Remembering When They Unhitched The Iron Horse of the Yankees
Remembering When They Unhitched The Iron Horse of the Yankees
Aug. 25, 1995
``You heard of the Wonderful Iron Horse Lou,
``Who looked as if he would never be through,
``For 14 years as good as new,
``And then of a sudden, he _ ah, it's true!''
_ Willard Mullin, New York Journal-American.
By RONALD BLUM
AP Sports Writer
NEW YORK (AP) _ On the last day of April in 1939, 601,484 went through the turnstiles during opening of the World's Fair in New York as President Roosevelt opened the exhibition.
Across town, just 23,712 were at Yankee Stadium as the Washington Senators beat New York, 3-2. Lou Gehrig went 0-for-4, dropping his average to .143. No one, not even Gehrig, knew it would be his final game.
The Yankees were off the following day, gathering at Grand Central Terminal on Monday evening for the train ride to Detroit. While Gehrig had started the season just 4-for-28, the talk around the team was of Joe DiMaggio. The 24-year-old outfielder had torn muscles in his right ankle during Saturday's game and was taken, in a wheelchair, from his apartment in the Hotel New Yorker to St. Elizabeth Hospital in Washington Heights, near the site of the Yankees' original ballpark.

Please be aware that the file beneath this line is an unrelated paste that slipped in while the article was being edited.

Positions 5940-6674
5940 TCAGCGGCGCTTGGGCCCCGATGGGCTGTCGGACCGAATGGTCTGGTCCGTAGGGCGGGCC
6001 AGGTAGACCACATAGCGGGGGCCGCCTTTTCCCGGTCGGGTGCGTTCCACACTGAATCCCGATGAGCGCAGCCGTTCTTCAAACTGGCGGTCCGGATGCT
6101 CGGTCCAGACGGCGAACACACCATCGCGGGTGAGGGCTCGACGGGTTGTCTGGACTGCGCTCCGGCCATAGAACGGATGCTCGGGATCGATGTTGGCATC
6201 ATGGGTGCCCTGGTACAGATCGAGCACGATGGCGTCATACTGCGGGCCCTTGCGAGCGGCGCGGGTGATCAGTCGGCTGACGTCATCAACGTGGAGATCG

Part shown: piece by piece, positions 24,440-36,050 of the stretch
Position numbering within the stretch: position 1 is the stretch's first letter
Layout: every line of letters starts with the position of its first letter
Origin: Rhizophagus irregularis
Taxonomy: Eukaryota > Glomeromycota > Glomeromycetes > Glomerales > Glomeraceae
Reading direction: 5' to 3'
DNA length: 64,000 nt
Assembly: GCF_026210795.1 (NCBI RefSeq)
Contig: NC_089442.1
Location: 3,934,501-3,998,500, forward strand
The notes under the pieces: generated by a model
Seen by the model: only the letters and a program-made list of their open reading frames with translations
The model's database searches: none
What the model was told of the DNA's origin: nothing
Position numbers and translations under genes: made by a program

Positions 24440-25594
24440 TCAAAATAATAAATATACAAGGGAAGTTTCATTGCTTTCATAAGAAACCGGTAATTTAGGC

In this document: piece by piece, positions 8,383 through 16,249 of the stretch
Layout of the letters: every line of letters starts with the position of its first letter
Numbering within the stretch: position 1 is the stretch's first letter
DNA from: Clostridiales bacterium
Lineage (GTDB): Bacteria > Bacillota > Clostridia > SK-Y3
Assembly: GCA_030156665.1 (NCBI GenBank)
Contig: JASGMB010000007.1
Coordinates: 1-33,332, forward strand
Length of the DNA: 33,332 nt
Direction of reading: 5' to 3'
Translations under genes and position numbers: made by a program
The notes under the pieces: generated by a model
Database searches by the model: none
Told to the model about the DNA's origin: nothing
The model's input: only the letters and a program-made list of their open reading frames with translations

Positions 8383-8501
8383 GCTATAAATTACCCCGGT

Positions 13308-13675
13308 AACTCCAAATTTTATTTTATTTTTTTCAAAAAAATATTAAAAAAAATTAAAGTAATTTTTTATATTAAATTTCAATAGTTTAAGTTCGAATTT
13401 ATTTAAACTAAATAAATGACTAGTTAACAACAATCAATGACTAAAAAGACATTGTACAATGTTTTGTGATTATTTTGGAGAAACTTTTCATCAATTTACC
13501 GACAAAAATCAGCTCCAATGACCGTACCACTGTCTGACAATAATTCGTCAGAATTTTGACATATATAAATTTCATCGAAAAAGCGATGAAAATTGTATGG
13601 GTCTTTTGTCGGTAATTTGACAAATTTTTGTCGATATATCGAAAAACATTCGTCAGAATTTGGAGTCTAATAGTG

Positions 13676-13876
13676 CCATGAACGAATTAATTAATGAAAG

Despite Gehrig's slump, Yankees manager Joe McCarthy didn't expect Gehrig to take himself out of the lineup Tuesday. McCarthy flew to Detroit from Buffalo and came across Gehrig in the lobby of the Book Cadillac Hotel.
``Joe, I'd like to talk to you,'' Gehrig said, according to Arthur E. Patterson's account in the New York Herald Tribune.
``Sure thing, Lou. C'mon around the corner here and sit down,'' McCarthy replied.
``Joe, I'm not helping this team any,'' Gehrig said. ``I know I look terrible out there. This string of mine doesn't mean a thing to me. It isn't fair to the boys for me to stay in there. Joe, I want you to take me out of the lineup today.''
``Gehrig was not like the common folk;
``Created, was he, like the strongest oak;
``Seemed nothing could crack on this hardy bloke!
``No flaw to be found, no use to try
``With hand as good and sure as his eye,
``His arm was just as strong as his knee;
``His back and shoulders enough for three;